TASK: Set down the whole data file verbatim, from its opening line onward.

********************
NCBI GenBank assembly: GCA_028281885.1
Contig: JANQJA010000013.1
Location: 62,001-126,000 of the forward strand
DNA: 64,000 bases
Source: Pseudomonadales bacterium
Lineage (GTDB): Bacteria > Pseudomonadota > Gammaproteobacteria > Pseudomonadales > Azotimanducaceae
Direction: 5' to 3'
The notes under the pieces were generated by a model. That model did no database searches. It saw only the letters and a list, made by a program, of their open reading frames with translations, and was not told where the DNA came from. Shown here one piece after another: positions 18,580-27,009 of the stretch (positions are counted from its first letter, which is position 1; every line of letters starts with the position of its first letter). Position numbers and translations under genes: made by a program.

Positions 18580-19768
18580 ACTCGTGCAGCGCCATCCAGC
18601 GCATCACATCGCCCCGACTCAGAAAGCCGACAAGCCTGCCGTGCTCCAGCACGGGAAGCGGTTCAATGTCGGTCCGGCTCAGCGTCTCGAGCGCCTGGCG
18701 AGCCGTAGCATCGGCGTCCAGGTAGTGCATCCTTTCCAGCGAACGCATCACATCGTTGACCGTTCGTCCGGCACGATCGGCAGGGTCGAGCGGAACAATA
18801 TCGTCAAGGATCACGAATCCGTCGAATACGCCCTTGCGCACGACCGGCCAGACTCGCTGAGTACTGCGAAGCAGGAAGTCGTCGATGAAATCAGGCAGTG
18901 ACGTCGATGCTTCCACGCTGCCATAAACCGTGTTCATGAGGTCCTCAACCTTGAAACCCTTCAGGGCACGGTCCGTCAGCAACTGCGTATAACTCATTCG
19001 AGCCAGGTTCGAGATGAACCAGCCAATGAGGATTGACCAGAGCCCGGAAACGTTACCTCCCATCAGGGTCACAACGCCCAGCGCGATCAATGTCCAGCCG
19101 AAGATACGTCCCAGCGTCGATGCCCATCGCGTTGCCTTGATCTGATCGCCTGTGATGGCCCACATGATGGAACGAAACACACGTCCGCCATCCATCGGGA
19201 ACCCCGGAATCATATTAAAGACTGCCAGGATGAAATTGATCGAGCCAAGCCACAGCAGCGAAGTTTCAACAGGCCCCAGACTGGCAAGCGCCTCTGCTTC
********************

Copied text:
NCBI GenBank assembly: GCA_028281885.1
Contig: JANQJA010000013.1
Location: 62,001-126,000 of the forward strand
DNA: 64,000 bases
Source: Pseudomonadales bacterium
Lineage (GTDB): Bacteria > Pseudomonadota > Gammaproteobacteria > Pseudomonadales > Azotimanducaceae
Direction: 5' to 3'
The notes under the pieces were generated by a model. That model did no database searches. It saw only the letters and a list, made by a program, of their open reading frames with translations, and was not told where the DNA came from. Shown here one piece after another: positions 18,580-27,009 of the stretch (positions are counted from its first letter, which is position 1; every line of letters starts with the position of its first letter). Position numbers and translations under genes: made by a program.

Positions 18580-19768
18580 ACTCGTGCAGCGCCATCCAGC
18601 GCATCACATCGCCCCGACTCAGAAAGCCGACAAGCCTGCCGTGCTCCAGCACGGGAAGCGGTTCAATGTCGGTCCGGCTCAGCGTCTCGAGCGCCTGGCG
18701 AGCCGTAGCATCGGCGTCCAGGTAGTGCATCCTTTCCAGCGAACGCATCACATCGTTGACCGTTCGTCCGGCACGATCGGCAGGGTCGAGCGGAACAATA
18801 TCGTCAAGGATCACGAATCCGTCGAATACGCCCTTGCGCACGACCGGCCAGACTCGCTGAGTACTGCGAAGCAGGAAGTCGTCGATGAAATCAGGCAGTG
18901 ACGTCGATGCTTCCACGCTGCCATAAACCGTGTTCATGAGGTCCTCAACCTTGAAACCCTTCAGGGCACGGTCCGTCAGCAACTGCGTATAACTCATTCG
19001 AGCCAGGTTCGAGATGAACCAGCCAATGAGGATTGACCAGAGCCCGGAAACGTTACCTCCCATCAGGGTCACAACGCCCAGCGCGATCAATGTCCAGCCG
19101 AAGATACGTCCCAGCGTCGATGCCCATCGCGTTGCCTTGATCTGATCGCCTGTGATGGCCCACATGATGGAACGAAACACACGTCCGCCATCCATCGGGA
19201 ACCCCGGAATCATATTAAAGACTGCCAGGATGAAATTGATCGAGCCAAGCCACAGCAGCGAAGTTTCAACAGGCCCCAGACTGGCAAGCGCCTCTGCTTC